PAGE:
Being a rep is a cruise, right? Drive around, talk to retailers, long lunches, plenty of snowboarding: what could be more cush’?

Actually, the job of sales representative is hardly some slothful sinecure for aging bro/brahs. As the snowboard market has changed, the demeanor and professionalism of many reps have changed with it.

And retailers are noticing the change and are altering their orders because of it: “I still see the goofballs,” says Mill Nash, owner of Cool World Sports, a specialty board and ski shop in San Francisco. “They’re some of the worst reps I’ve ever seen, so bro/brah it’s almost comical. I let them give their spiel, but certainly I don’t have any of those lines. I have no reason to carry them.”

No reason indeed. A broader consumer demographic and broader distribution mean today’s snowboard retailers are demanding a wide variety of choices, and reps have to be able to deal with that.

“As business is flattening out and getting tougher, reps have to walk a line, they have to be good at the art of being a chameleon: wearing baggy jeans at Faction a snowboard specialty store in Seattle one day, and a suit at REI the next,” says Bryan Johnston, director of snowboarding at Salomon.

Retailer Expectations

While reps responsibilities have certainly changed, more importantly, so too have retailers’ expectations. Account service is still a priority, usually including at least one clinic a year, but retailers are demanding less tangible-but more intimate-support. “He or she needs to be an associate helping me sell the product,” says Jay Moore, owner of World Boards in Bozeman, Montana. “For example; if I didn’t order a board because it had bad graphics, then the rep should call and tell me if the company changed it to a more sellable one. It’s about being on top of it, knowing more about a line than I do and telling me so.” In other words, just as retailers have to know the reps’ product lines, reps have to know the retailers’ business. “My needs change from September to December,” says Nash, “and I need the rep to recognize that.”

As awareness of snowboarding has gone more mainstream, retailers have had to respond to a wider range of consumers, so additional time is eaten up by learning about more products, leaving less time to deal with backroom problems. “Reps need to give an honest representation of the line,” says Nash, “and they need to be a voice for me. Even though the rep represents the company, I expect him or her to be my line back to the company.” And there is a direct, even brutal correlation between the rep’s skill and the product line. “If a company has a lame rep, we will most likely drop the line,” explains Nash. “I can’t be bothered. There are too many other good lines out there for us to deal with inexperienced and inefficient reps.”

Manufacturers have seen the writing on the wall and are responding in kind. “Blood, sweat, and tears!” says Cold As Ice Owner Darcy Lee about her expectations for her reps. “I don’t expect them to do the wheeling and dealing they might with bigger lines, but to do just as much selling time.”

Robin Pinne, sales administrator for K2, agrees: “They clinic and educate, they do lots of promotions of the products and the brand through demos and events, by attending store sales, and so on. They also participate in focus groups, give us reports on how the dealers are selling through, point out trends they see, help us in forecasting, and get consumer data from demos. It’s actually a pretty long list of things they are expected to do.”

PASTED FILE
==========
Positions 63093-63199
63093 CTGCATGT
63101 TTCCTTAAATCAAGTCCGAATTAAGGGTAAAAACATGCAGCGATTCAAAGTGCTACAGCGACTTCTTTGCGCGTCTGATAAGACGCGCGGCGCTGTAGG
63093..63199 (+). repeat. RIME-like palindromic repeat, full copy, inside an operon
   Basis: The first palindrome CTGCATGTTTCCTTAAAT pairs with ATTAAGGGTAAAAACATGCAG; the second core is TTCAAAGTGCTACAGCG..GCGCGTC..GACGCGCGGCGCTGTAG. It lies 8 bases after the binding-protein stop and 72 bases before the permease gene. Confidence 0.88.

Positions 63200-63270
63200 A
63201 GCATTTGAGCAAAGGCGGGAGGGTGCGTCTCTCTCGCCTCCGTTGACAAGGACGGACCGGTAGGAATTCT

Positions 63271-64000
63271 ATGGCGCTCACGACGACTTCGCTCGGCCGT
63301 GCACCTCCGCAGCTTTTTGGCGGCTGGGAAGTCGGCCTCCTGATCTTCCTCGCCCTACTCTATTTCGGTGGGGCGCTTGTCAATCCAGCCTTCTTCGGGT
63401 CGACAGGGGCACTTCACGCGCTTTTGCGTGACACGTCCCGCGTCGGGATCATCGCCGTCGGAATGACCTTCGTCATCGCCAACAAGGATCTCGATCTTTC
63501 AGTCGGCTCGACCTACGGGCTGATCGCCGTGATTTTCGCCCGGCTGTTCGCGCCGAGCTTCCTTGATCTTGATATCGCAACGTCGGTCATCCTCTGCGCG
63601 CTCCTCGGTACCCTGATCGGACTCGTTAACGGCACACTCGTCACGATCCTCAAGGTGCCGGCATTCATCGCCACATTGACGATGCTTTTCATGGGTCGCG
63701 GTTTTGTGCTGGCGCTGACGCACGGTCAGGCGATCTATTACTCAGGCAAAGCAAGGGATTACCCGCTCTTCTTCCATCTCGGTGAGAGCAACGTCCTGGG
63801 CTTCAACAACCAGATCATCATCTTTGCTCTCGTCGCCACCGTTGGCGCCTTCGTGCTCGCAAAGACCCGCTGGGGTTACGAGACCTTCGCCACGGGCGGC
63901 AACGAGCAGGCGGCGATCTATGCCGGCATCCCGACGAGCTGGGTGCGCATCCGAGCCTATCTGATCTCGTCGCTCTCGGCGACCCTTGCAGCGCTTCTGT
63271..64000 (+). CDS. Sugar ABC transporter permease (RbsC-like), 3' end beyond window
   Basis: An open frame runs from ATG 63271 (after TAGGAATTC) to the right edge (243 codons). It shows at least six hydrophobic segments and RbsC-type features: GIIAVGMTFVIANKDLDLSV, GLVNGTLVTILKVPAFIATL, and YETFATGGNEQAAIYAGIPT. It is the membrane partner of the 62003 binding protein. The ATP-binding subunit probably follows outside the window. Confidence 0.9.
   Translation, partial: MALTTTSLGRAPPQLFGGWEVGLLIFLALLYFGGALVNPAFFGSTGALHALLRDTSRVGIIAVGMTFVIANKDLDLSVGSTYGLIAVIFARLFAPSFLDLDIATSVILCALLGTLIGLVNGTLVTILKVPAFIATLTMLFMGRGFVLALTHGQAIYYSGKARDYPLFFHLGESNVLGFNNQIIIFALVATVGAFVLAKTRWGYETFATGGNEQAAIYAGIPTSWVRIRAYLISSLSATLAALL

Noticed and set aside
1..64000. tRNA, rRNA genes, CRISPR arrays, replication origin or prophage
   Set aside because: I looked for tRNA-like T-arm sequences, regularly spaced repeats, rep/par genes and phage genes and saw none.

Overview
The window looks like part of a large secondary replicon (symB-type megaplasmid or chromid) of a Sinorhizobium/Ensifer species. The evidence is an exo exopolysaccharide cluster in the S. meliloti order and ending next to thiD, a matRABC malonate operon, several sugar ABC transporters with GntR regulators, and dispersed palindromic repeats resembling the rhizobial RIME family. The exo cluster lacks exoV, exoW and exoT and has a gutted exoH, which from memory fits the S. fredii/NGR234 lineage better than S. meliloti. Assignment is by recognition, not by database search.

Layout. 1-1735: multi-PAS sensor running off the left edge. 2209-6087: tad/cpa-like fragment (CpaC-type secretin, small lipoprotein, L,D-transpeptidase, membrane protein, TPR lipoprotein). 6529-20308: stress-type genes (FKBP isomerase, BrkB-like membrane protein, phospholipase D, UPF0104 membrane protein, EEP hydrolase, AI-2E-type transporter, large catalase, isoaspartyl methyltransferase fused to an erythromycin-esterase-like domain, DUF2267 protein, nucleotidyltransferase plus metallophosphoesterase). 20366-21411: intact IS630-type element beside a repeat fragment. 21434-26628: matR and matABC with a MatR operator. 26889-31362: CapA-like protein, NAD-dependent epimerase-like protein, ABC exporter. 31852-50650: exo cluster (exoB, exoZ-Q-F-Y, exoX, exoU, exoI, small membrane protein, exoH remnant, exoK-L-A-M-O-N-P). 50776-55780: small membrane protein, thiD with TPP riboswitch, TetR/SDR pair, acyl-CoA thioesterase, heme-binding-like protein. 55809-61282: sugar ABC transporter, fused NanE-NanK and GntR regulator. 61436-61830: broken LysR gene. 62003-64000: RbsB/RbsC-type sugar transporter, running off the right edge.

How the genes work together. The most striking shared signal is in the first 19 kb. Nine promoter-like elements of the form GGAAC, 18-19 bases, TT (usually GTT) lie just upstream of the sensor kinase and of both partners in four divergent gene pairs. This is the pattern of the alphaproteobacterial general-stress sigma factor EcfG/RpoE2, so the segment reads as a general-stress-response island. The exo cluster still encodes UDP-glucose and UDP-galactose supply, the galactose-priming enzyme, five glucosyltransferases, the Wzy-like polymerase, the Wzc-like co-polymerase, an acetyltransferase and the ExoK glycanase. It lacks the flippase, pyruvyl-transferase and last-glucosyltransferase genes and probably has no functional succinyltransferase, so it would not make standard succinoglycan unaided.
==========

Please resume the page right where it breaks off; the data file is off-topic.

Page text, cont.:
Bring Them In/Put Them Out

Companies’ demands on individual reps is not the only change. In the never-ending search for better cost control, some manufacturers-most notably Airwalk, Salomon, and Sessions-have gone from independent to in-house reps. Strategically, each has its benefits. “I couldn’t afford to pay them as in-house reps,” says Lee, who stands by her choice of indy reps. “If they don’t sell anythingthey don’t get paid. I am quite happy to pay them based on what they do.”

Salomon chose to have in-house reps from the beginning, for exactly the same reasons. “There’s nothing worse than having an independent rep who doesn’t know how they’re going to pay their bills,” says Johnston. “Ten percent of their mind is on the job, and the other 90 percent is how they’re going to afford to eat. We went in house so the reps have those basic needs covered.”

On the reps’ side of the equation-especially for independents-getting beyond those basic needs is harder than it might seem. Companies are tight-lipped about pay structures, but most concur that a rep can earn a maximum of ten-percent commission on sales. However, many reps have to pay for their samples-often amounting to thousands of dollars deducted from their commission checks-and, counterintuitively, the better the product line, the less commission is paid, with the idea that more volume makes up for less percentage points.

For the aspiring rep then, as for manufacturers, the archetypal struggle within snowboarding-’core or corporate-is the heart of the matter. Selling more is better, but selling more in more channels can literally be too much of a good thing.

“Every company obviously wants a ‘core image,” says Jay Gatlin, buyer for Boards ‘N Motion in Auburn, California. “But as soon as the brand sells out, people won’t ride it.” Selling out, according to Gatlin, is “wide distribution in too many channels.”